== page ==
There comes a time for every landlord when good tenants decide to vacate. Sometimes the leasing process is quick and straightforward and you’re able to find suitable new tenants easily. Sometimes, however, it may seem like you and your Property Manager can’t catch a break and no one is interested.

In times like these, it’s key to remember the three P’s of leasing– Price, Proximity and Presentation.

The first P, Price, is the most obvious of the three. If the property is not priced correctly – to meet market expectations – this will be evident quite quickly. Being out of step with the market can relate to time of the year, volume of listings in the local area and quality of available properties. [See: http://www.realestate.com.au/news/when-can-you-get-a-better-rental-deal/ for analysis on seasonal supply and demand (realestate.com.au July 2016)]

You may also be seeking to increase weekly rent following the previous tenancy.  This is a recommended way to test the market but, of course, you need to meet the market expectation. Remember that potential tenants are viewing other properties and they usually have a strong sense of their budget and the perceived value of a property, and will choose accordingly. 

By all means talk to your Property Manager about testing the market at the higher rate, but be prepared to move quickly if the market is not receptive. What does this mean? Be prepared to revise your price after the first open for inspection. Agree with your Property Manager what the revised figure is so they may move quickly on your behalf to capitalise on advertising position and any general enquiries.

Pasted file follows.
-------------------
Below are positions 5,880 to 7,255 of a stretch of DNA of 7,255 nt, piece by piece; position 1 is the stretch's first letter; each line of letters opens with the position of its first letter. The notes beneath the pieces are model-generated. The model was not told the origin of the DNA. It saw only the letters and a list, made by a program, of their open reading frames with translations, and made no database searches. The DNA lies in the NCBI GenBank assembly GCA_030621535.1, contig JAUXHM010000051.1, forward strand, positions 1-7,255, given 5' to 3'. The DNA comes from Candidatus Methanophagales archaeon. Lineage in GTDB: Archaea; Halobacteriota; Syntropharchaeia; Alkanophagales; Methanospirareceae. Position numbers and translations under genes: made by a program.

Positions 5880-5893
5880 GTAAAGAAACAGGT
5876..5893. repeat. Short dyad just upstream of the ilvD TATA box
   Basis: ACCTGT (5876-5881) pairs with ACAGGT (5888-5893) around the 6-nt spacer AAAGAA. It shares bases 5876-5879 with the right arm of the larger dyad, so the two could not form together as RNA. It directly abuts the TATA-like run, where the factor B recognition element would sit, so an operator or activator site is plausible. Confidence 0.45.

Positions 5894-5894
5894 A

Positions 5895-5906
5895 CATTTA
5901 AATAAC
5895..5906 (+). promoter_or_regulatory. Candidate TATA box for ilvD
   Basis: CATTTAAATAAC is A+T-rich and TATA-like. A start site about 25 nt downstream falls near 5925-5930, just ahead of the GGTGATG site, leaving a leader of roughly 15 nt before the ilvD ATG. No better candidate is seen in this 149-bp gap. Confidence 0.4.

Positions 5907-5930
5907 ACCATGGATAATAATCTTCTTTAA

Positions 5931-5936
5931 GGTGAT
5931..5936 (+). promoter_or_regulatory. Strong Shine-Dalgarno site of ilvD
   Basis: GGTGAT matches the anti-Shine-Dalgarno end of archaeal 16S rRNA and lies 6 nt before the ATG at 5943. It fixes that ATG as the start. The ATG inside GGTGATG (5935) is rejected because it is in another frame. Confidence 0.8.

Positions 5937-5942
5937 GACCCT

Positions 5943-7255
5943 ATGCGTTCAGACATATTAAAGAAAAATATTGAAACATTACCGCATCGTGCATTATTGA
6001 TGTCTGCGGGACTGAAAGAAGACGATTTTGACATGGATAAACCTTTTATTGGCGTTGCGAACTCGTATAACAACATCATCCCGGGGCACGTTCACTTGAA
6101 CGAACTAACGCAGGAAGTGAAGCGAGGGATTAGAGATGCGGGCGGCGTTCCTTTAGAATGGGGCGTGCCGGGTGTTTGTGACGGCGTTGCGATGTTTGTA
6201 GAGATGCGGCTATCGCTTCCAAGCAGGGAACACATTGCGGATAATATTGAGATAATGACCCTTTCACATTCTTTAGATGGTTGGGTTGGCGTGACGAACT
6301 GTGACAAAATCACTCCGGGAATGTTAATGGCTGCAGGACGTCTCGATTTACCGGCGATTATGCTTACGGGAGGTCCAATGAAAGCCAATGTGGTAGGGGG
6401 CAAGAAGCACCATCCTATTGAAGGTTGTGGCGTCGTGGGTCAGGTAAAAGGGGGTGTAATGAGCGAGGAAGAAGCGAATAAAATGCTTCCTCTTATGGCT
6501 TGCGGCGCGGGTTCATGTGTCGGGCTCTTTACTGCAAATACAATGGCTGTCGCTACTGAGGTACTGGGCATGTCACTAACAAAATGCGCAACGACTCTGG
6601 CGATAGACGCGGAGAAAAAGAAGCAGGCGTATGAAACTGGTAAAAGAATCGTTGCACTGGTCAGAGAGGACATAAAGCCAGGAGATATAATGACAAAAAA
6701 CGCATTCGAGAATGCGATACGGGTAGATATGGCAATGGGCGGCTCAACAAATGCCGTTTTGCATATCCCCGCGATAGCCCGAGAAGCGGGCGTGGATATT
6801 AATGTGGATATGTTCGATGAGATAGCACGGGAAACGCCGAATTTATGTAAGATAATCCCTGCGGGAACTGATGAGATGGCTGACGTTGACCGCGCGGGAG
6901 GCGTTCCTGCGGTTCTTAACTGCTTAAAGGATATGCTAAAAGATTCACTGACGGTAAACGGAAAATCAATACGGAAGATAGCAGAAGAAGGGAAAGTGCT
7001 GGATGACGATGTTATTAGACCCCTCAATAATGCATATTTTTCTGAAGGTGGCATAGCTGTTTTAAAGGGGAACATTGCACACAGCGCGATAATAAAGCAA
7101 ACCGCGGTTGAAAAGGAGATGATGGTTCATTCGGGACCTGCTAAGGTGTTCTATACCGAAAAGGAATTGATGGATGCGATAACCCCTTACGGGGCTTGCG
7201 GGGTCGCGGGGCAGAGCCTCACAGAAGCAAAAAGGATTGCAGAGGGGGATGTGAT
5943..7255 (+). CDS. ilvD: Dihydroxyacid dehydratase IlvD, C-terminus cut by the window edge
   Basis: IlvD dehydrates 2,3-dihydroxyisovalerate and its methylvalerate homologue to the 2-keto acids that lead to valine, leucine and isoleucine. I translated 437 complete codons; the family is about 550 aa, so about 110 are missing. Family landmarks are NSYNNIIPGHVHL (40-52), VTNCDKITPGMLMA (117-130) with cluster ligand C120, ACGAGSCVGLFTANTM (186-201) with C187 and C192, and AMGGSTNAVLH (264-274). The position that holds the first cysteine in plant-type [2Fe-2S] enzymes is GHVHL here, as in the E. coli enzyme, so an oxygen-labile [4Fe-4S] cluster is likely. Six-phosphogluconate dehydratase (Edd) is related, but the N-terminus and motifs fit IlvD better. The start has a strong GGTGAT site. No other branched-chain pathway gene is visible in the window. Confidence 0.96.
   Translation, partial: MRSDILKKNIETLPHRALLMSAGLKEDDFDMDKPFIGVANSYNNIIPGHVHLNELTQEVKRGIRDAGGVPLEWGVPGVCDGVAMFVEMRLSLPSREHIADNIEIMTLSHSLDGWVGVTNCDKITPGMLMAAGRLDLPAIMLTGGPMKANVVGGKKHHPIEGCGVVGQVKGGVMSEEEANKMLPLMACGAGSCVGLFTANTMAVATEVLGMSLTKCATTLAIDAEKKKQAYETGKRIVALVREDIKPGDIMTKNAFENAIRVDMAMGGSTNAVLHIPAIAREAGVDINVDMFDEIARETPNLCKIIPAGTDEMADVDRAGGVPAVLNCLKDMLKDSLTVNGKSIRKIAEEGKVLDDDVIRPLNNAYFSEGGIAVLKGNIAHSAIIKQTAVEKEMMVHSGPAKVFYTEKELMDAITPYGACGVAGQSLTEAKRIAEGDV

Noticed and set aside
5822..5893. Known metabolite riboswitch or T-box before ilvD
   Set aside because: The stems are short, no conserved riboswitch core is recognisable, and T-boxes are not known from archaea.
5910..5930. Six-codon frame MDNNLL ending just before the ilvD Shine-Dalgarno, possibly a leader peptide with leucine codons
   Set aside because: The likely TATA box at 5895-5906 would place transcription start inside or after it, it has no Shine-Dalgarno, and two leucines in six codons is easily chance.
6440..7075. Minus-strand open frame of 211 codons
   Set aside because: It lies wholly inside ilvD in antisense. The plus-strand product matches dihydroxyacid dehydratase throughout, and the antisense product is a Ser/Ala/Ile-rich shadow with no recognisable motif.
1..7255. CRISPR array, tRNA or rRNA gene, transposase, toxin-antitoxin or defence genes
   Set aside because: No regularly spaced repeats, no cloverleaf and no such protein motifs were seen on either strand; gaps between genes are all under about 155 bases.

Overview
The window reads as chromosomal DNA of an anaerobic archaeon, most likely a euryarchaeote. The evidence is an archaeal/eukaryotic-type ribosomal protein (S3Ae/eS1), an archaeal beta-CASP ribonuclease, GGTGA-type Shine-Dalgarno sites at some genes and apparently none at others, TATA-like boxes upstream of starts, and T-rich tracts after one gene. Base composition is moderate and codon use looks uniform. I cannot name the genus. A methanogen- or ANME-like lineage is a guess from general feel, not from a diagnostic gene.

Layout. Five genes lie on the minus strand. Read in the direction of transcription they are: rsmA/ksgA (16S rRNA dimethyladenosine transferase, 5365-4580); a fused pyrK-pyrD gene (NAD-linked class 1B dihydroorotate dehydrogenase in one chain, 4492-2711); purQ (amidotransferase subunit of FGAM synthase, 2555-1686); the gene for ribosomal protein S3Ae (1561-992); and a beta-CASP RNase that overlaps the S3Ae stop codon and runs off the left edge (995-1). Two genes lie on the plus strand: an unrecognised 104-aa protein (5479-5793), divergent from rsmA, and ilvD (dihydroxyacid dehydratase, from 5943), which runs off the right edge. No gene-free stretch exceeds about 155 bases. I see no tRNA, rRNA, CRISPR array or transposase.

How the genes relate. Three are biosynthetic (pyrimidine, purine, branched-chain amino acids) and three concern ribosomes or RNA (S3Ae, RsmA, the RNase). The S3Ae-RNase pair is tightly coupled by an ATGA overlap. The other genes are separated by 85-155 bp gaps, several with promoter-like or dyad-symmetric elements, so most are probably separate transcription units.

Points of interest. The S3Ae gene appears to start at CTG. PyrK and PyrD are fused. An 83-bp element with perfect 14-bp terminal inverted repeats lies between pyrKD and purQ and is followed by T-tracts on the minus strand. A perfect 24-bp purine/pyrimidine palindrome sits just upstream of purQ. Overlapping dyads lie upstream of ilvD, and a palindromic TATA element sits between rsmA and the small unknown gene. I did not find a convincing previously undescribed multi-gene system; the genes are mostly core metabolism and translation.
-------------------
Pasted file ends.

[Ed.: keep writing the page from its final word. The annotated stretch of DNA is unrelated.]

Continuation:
The second P is Proximity - this links back to the old real estate adage of location, location, location. If the property is located in a public transport ‘dead zone’ then the weekly rent may need to be lower than a comparable property within 1km proximity of a train station, other public transport or a full service shopping area. Potential tenants will be weighing up their transport costs, the daily convenience factor and overall budget in conjunction with the weekly rent. Your Property Manager will make sure they have access to information about public transport and answers to their questions about the local area. 

Presentation, our third P, silently speaks volumes! If the property requires obvious maintenance this can cloud the prospective tenant’s overall opinion towards the property. They may wonder whether the poor current condition implies that future issues won’t be attended to, or worry that they may be uncomfortable in the property. Making sure that your property is well presented and clean definitely supports the leasing process and improves the quality of your applicants. Seek feedback and photos (or a video) from your Property Manager and be prepared to deal with any important issues in a timely fashion – your tenancy could depend on it. 

Keep the three P's in mind when you work with your Property Manager and the leasing process may seem much easier than you think!